Is it unethical to spend money on Facebook and Google Ads?
Below is an email that harshly criticized my use of (and recommendations to use) Facebook ads due to how unethical the company is.
I’d like to know your reactions to it -- both the substance of the email (the issues) as well as how it came across to you.
After I share the email, I will share my thoughts about it, and also the comments from my clients when I anonymously shared this email with them.
Within the first year of my business, I reached a monthly sales revenue of $10,000 and by the third year, my revenue was $350,000. As a solopreneur, mostly selling my own online courses.
Back then, it was all thanks to affiliate marketing. (Some people call it JV or joint venture, strategic alliances, or referral partnerships. These days, it’s often called influencer marketing.)
Yet, after a few years, I was speaking out against affiliate marketing.
In this blog post, I’ll explain why I got disillusioned by the method that made me so much money, and why, in the past few years, I’ve come to a more moderate position.
Here’s an attempt to simply explain my whole marketing strategy….
There are 3 stages for every authentic business:
At each stage:
The Goal: Quantity of Quality
The Method: Rhythm of Testing
The Values: Authenticity of Caring
Let’s get into the details....
Some marketing experts are always trying to get you loads of “traffic” or want you focus on “list-building.”
Their language suggests that they may be seeing people as a means to an end —bigger list, sales, profit —rather than caring directly for the people.
What if we focus on serving the right "people" instead of always getting more “traffic”? This shift in language helps us to focus on real human beings.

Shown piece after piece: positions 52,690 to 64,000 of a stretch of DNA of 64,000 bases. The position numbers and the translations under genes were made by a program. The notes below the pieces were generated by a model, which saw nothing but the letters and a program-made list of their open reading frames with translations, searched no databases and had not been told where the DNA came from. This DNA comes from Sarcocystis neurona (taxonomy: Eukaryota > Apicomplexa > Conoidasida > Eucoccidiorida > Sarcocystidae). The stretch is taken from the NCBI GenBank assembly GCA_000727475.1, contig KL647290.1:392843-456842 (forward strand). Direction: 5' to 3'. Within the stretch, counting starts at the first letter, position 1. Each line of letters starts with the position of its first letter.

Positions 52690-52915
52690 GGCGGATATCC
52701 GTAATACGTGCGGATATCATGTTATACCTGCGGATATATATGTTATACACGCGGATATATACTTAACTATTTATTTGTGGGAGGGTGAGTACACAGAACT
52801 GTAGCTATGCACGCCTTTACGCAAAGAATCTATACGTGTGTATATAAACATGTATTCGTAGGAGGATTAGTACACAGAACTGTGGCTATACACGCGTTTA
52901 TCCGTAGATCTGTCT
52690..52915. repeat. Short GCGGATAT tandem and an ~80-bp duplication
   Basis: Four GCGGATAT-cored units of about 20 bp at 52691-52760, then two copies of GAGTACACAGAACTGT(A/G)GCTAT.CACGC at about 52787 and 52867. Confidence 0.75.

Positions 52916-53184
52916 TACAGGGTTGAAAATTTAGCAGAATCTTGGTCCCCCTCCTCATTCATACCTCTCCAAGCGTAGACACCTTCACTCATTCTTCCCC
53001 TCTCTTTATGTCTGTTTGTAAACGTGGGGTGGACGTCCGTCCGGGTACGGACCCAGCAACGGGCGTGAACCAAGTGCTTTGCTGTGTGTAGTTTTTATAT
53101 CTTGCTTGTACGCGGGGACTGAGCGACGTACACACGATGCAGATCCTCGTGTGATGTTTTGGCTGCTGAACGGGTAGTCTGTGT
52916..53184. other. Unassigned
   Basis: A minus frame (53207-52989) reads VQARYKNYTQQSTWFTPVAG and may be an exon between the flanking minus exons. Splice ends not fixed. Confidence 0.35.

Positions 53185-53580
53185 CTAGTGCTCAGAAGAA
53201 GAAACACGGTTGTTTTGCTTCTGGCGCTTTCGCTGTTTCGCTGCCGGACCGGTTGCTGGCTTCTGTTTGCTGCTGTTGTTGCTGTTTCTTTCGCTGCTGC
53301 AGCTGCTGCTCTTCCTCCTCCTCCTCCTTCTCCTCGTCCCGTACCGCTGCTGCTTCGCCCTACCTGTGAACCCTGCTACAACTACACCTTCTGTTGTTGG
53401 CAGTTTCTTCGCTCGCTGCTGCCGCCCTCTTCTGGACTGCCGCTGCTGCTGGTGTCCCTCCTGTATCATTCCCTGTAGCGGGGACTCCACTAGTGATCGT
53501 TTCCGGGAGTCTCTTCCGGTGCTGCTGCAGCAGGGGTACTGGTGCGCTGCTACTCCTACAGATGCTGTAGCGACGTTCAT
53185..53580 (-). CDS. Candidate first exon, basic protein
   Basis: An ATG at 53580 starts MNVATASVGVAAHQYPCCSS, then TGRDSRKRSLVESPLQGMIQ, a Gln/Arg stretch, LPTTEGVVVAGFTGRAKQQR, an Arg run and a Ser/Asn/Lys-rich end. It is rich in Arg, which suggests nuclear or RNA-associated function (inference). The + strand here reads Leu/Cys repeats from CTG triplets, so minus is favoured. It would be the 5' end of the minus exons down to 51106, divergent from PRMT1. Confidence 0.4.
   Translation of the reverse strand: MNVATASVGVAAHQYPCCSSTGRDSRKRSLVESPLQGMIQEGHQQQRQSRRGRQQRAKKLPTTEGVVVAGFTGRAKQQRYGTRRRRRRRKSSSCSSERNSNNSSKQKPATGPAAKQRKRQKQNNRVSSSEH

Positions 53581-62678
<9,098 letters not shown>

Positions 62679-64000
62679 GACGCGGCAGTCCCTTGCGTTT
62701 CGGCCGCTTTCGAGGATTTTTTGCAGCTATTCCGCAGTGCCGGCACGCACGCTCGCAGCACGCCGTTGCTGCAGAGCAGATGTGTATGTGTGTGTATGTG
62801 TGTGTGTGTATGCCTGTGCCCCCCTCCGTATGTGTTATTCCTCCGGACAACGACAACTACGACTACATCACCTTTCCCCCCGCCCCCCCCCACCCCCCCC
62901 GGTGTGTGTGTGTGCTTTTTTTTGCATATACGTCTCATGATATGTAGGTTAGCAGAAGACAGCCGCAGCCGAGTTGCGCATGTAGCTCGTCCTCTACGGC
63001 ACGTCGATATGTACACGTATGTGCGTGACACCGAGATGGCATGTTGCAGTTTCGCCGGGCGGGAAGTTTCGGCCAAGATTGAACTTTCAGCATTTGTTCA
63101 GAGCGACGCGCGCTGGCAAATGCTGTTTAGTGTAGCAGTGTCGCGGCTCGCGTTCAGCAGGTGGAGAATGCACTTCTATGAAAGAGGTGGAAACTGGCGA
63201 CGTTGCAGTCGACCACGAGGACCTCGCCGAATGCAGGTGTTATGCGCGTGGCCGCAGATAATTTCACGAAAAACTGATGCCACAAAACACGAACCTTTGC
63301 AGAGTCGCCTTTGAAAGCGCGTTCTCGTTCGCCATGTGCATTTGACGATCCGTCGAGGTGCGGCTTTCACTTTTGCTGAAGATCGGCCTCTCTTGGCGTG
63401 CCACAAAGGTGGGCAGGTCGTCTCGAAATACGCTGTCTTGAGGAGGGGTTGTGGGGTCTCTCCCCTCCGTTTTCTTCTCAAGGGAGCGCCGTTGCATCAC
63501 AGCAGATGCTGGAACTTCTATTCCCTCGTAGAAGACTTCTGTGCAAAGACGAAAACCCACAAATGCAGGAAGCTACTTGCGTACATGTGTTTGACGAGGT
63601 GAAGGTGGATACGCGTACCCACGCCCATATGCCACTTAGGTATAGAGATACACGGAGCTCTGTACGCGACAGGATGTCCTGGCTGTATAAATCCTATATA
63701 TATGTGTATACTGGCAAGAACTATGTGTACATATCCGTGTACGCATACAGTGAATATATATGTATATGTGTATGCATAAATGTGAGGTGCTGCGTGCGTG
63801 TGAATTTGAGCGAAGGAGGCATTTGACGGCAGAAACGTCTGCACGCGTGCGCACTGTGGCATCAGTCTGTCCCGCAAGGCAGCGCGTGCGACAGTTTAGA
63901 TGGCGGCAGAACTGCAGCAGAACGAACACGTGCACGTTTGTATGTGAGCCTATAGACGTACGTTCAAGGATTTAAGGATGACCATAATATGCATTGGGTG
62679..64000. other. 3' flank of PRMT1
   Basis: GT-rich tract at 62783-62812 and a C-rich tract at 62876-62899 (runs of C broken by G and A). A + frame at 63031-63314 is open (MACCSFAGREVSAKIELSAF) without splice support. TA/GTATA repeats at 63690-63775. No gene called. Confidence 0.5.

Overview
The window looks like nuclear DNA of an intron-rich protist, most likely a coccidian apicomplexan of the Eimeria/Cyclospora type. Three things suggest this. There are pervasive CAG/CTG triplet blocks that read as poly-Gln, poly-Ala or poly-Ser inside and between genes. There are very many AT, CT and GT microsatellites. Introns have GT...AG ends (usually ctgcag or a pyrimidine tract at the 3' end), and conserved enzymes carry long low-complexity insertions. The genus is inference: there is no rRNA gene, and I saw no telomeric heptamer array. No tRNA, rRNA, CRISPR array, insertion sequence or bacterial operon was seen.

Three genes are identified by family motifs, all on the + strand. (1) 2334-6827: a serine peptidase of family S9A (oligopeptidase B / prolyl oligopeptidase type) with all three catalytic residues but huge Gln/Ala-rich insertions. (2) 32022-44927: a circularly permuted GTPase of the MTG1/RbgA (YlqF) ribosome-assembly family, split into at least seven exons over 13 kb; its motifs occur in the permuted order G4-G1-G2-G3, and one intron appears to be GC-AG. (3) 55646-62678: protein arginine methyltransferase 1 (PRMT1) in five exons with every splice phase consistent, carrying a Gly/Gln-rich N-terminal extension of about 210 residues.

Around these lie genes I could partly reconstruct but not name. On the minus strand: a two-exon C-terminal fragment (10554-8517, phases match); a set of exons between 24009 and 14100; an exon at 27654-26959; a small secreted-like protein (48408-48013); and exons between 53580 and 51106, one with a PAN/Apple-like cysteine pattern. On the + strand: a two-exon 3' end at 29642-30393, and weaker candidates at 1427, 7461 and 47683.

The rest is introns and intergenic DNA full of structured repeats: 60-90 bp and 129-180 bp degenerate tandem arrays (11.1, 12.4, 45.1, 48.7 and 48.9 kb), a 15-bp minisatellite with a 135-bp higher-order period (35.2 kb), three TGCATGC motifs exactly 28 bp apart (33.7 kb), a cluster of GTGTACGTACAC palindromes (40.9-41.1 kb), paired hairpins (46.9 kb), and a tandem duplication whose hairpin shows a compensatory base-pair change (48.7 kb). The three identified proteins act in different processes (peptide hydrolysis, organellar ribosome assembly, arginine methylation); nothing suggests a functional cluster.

A focus on traffic and list-building makes us do things that feel inauthentic. Instead, what an authentic business needs is:
In marketing, we usually learn about the importance of getting people’s attention. To try to stand out, be better looking, be more charming and/or more aggressive.
Yet, I’m not trying to stand out. If anything, I’m trying to blend in. I know that my ideal audience will spot me, even in a sea of social media posts.
Being flashy tends to get unwanted attention, which makes it harder over time to be authentic, and to wade through the many people to find and connect with our true fans.
A client of mine showed me a marketer teaching us to use visual interruption to get an audience’s attention. Although it works, it's not something I want to do. I’d rather do the opposite: blend into the crowd so that only the ideal members of my audience will recognize a kindred spirit in me.
George Kao is a Marketing Coach for small business owners, especially solopreneurs such as Coaches and Mentors. He focuses on ethical & effective ways to grow one's platform and build true livelihood.
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Here's why :)